THEE OH SEES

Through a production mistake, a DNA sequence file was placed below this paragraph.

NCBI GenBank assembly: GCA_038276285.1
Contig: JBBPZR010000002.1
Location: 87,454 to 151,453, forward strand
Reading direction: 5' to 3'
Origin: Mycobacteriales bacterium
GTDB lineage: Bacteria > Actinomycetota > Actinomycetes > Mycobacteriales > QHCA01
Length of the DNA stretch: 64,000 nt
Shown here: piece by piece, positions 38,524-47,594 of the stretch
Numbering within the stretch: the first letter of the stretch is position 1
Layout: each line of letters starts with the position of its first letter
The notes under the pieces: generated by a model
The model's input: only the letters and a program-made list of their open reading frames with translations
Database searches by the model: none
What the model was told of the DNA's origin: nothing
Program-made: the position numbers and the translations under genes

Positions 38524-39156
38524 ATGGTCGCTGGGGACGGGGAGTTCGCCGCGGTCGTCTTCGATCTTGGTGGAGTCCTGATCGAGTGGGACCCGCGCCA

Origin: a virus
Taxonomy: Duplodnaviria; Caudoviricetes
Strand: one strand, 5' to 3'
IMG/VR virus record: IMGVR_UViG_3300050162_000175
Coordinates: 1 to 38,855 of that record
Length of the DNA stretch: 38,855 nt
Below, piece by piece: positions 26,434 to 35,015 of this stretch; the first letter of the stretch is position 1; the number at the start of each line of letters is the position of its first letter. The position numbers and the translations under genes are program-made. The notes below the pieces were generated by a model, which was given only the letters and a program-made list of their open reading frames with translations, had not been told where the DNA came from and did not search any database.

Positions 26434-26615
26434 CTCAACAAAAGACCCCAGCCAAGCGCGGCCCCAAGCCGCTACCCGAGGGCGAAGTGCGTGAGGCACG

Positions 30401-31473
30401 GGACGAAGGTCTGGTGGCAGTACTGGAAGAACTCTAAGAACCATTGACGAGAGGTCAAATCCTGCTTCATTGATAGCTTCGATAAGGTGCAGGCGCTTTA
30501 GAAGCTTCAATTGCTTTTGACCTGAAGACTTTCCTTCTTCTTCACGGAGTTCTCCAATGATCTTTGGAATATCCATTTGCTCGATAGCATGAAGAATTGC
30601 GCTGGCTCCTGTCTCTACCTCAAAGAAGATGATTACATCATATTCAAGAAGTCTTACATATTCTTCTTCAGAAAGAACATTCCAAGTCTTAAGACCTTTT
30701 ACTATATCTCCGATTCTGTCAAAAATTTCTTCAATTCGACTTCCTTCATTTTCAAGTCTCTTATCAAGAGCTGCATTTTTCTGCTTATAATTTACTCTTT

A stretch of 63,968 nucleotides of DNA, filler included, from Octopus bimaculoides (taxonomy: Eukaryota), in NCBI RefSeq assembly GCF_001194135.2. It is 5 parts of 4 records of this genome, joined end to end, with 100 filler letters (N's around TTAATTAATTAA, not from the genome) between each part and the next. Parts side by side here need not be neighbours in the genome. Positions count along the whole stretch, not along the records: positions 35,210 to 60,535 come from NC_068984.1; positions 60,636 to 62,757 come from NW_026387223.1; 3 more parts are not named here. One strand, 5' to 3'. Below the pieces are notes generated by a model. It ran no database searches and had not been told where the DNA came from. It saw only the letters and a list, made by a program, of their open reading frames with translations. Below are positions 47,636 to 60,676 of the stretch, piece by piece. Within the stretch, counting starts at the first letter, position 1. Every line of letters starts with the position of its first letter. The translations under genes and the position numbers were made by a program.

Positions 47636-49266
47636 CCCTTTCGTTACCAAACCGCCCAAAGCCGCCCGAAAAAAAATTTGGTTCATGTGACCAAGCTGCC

Propulsive, careening, and at times, openly dangerous. Thee oh sees are like the house band for a runaway train. Much of their appeal comes from the fact that they’re a machine with four equal parts: the wide-eyed, cult-leader charisma of frontman John Dwyer, the effortless cool of keyboardist/singer Brigid Dawson, the pulsating low end of Petey Dammit, and the steel-solid rhythmic anchor of Mike Shoun. With unspeakable chemistry and an instinctual bond that borders on telepathic, the band has taken its wildly cacophonous and setlist-free live show to must-see status, turning music venues populated by arm-folding spectators into anarchic riot scenes. An Oh Sees show is a place where combing the floor for your shoes when the house lights come on becomes ritualistic, where getting kicked in the face by a renegade crowd-surfer provokes a shit-eating grin instead of a scowl. Most of the band’s best albums serve as recorded documents of their live sets; you can practically hear Dwyer swallowing microphones and spitting upwards to the rafters.